Screenshot of the ransom note left on an infected system
||12 May 2017 – 15 May 2017
|Also known as
Wanna → Wana
Cryptor → Crypt0r
Cryptor → Decryptor
Cryptor → Crypt → Cry
Addition of "2.0"
Wanna → WN → W
Cry → CRY
Ransomware encrypting files with $300 – $600 demand (via
||Over 200,000 victims and more than 300,000 computers infected
The WannaCry ransomware attack was a
cyberattack by the WannaCry
cryptoworm, which targeted computers running the
operating system by encrypting data and demanding ransom payments in the
The attack began on Friday, 12 May 2017,
 and within a day was reported to have infected more than 230,000 computers in over 150 countries.
 Parts of Britain's
National Health Service (NHS), Spain's
Deutsche Bahn were hit, along with many other countries and companies worldwide.
 Shortly after the attack began, Marcus Hutchins, a 22 year-old web security researcher from North Devon in England,
 who blogs as "MalwareTech", discovered an effective
kill switch by registering a
domain name he found in the code of the ransomware. This greatly slowed the spread of the infection, effectively halting the initial outbreak on Monday, 15 May 2017, but new versions have since been detected that lack the kill switch.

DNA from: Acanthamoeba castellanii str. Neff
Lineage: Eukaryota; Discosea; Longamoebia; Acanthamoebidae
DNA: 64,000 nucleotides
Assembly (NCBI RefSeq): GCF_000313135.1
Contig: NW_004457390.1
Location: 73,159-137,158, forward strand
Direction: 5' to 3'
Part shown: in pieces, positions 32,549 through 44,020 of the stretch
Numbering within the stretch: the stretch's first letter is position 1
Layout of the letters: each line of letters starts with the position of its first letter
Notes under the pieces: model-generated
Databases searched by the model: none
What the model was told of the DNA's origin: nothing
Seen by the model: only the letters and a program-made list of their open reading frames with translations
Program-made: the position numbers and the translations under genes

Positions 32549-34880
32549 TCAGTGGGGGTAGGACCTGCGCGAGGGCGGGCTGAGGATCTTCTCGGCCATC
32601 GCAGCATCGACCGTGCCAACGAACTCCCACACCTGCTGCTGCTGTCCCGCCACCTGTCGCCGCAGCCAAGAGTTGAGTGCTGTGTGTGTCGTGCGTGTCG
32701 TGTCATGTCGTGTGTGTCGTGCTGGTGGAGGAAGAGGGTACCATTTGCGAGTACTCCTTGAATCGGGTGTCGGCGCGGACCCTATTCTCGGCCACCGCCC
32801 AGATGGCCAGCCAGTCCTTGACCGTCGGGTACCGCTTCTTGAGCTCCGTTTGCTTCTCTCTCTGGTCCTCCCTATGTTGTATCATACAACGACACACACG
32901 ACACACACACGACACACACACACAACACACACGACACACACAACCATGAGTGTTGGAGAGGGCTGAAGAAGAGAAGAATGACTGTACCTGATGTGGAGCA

Researchers have also found ways to recover data from infected machines under some circumstances.
WannaCry propagates using
exploit of Windows'
Server Message Block (SMB) protocol. Much of the attention and comment around the event was occasioned by the fact that the U.S.
National Security Agency (NSA) had already discovered the vulnerability, but used it to create an exploit for its own
offensive work, rather than report it to Microsoft.
 It was only when the existence of this vulnerability was revealed by
The Shadow Brokers that Microsoft became aware of the issue,
 and issued a "critical"
security patch on 14 May 2017 to remove the underlying vulnerability on supported versions of Windows, though many organizations had not yet applied it.
Those still running older,
unsupported versions of
Microsoft Windows, such as
Windows XP and
Windows Server 2003, were initially at particular risk, but Microsoft released an emergency security patch for these platforms as well.
 Almost all victims of the cyberattack were running
Windows 7, prompting a security researcher to argue that its effects on Windows XP users were "insignificant" in comparison.
Within four days of the initial outbreak, security experts were saying that most organizations had applied updates, and that new infections had slowed to a trickle.
Several organizations have released detailed technical writeups of the malware, including Microsoft,
 Symantec and McAfee.
The "payload" works in the same fashion as most modern ransomware: it finds and encrypts a range of data files, then displays a "ransom note" informing the user and demanding a payment in
 It is considered a network worm because it also includes a "transport" mechanism to automatically spread itself. This transport code scans for vulnerable systems, then uses the EternalBlue exploit to gain access, and the
DoublePulsar tool to install and execute a copy of itself.